Non-profit organizations rely on funds from donations, foundations, grants and sponsorships. This means that they need to provide accurate accountability of these funds to perform functions that they promise to do. For instance, the SOX requires that the audit committee of public companies should not have conflict of interest in the business. This can be borrowed by the nonprofit boards of auditors to ensure transparent in their functions. Nonprofits should also change the auditor’s board members often to prevent conflict of interest. Therefore, mandating the SOX requirements for non-profit organization will ensure that the grants and donations are well utilized and for proper functions (Hassan, Nassar & Whitherspoon, 2019). This will definitely bring about accountability for all the money given to the organization and reduce chances of misappropriation and embezzlement and increase corporate governance.

SOX effectiveness in regulating ethical behavior of for-profit health care organizations

The Sarbanes-Oxley Act has been very successful in ensuring proper ethical behavior in companies and this has really helped improve the corporate governance. It has helped several parties including board management, employees and managers, investors and other external stakeholders such as the government and department of justice. For instance, the punitive measures put in place by the act ensures that employees are not so easily manipulated into entering unethical practices and whistleblowers have come forward to report instances of fraud in companies. For example, in 2009, Linda Almorte, an employee of JP Morgan Chase at that time, came forward to report corruption cases that were ongoing in JP Morgan Chase Company (Crabb, 2019).

Companies board of directors have also been forced to facilitate proper supervision of the roles of employees in preparing sound financial statements and this has ensured that no fraud and other irregularities can occur unnoticed. These regulations have also ensured that there is close relationship between the internal auditor and the external auditor. This collaboration has led to companies filing financial statements that represent a true and fair view of their financial position. The SOX regulations have therefore brought confidence to the investors (Crabb, 2019). Public companies strive to provide high quality financial statements. Investors can rely fully on these audited financial statements of companies that they would like to invest.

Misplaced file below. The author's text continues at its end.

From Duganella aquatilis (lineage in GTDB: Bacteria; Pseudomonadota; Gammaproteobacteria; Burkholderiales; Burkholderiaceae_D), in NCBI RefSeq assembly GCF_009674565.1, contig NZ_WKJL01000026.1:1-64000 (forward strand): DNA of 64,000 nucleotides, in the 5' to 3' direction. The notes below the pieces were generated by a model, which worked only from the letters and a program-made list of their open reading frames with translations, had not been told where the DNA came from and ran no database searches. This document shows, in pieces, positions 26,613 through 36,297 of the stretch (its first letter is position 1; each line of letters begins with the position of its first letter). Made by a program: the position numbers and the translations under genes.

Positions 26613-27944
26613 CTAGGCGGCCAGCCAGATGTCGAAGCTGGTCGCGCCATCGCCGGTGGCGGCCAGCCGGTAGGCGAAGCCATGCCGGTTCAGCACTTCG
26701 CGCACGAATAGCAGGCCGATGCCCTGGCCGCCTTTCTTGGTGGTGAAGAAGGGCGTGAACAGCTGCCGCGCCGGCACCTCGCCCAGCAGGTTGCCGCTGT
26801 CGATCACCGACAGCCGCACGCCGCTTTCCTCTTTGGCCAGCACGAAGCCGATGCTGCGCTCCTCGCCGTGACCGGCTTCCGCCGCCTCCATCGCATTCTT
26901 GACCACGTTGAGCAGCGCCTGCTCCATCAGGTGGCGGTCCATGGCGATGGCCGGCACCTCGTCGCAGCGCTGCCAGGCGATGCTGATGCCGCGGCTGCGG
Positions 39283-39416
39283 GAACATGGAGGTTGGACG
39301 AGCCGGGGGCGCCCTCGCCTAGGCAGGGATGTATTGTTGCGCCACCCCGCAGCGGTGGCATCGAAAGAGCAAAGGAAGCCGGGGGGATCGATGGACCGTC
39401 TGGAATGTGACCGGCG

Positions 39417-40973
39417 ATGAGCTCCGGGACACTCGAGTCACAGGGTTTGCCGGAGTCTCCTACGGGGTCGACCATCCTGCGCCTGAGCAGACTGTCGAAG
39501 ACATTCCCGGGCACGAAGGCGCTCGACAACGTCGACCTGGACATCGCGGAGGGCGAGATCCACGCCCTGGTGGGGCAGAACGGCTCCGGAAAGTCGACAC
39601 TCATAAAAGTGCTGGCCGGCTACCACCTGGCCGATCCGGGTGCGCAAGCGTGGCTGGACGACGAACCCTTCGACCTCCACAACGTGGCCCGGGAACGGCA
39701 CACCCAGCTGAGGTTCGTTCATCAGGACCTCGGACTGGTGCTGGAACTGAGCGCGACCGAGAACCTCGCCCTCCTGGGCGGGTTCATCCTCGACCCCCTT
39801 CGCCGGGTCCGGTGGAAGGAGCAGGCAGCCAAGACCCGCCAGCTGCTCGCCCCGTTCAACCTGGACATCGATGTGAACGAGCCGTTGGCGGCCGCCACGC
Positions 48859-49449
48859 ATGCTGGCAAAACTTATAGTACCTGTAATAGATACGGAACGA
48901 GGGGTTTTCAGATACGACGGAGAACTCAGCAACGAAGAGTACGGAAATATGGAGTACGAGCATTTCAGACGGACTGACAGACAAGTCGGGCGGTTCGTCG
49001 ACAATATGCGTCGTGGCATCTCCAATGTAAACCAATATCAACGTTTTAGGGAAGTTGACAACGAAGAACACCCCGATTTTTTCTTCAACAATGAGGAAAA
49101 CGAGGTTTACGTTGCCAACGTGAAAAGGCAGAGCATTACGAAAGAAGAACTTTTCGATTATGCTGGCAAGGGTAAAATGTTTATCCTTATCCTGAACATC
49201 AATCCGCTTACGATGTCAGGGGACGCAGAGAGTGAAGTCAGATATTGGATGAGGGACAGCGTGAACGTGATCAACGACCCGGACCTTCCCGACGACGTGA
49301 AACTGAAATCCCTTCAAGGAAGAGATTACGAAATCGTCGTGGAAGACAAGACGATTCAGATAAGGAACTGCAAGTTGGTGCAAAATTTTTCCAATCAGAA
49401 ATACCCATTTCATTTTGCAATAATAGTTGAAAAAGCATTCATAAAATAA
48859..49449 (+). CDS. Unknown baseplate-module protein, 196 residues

In order for the Sarbanes Oxley (SOX) Act of 2002 to be effective, there is need for organizations to change their organizational culture. This means that the management must instill proper code of ethics (Hassan, Nassar & Whitherspoon, 2019). There should also be consequences of material misstatement for employees in an organization which should be administered by the supervisors. There has been a steady decline in the number of reported misstatements of financial statements since the implementation of the Sarbanes Oxley Act in 2002. Auditors should also uphold ethical principles that will help them detect fraud and report it to management for proper action and avoid colluding with management to misguide the users of the financial statements.

Review of the audit report for HealthSouth Corporation

The company was accused of presenting false financial information in their annual statements which mislead and misinformed investors and creditors. They were specifically accused of overstating the revenues and assets in the previous years by almost $2.8 billion (Reed & Neubert, 2017). This was in order to meet the expectations of Wall Street earnings. The 2003 audit report provided by their then auditing firm, Ernst & Young, gave an unqualified opinion. One of the main areas where the fraud occurred was in the double entry system of revenue and expense recognition in financial statements. The GAAP require that revenue and expense changes must be accompanied by corresponding change in assets or liabilities. However, under the instructions of the CEO, the accounting experts opted for manual entries in a computerized accounting system rather than the computerized system which would first create a report forcing a check for payment. This system would not give time for review by the internal controls of the company. The fact that the top management were aware of the GAAP, made it easy to hide the transactions and balance the books of accounting by overstating the assets so that they coincide with the increase in earnings. Therefore, the external auditors did not detect these misstatement since the alterations did not leave much paper trail. There was no irregularities in the internal controls or the internal audit reports. It was therefore difficult for the auditing firm to detect these misstatements. This discovery of the fraud cases, lead to the auditing firm and the chief executive officer, Richard Scrushy, being removed from office.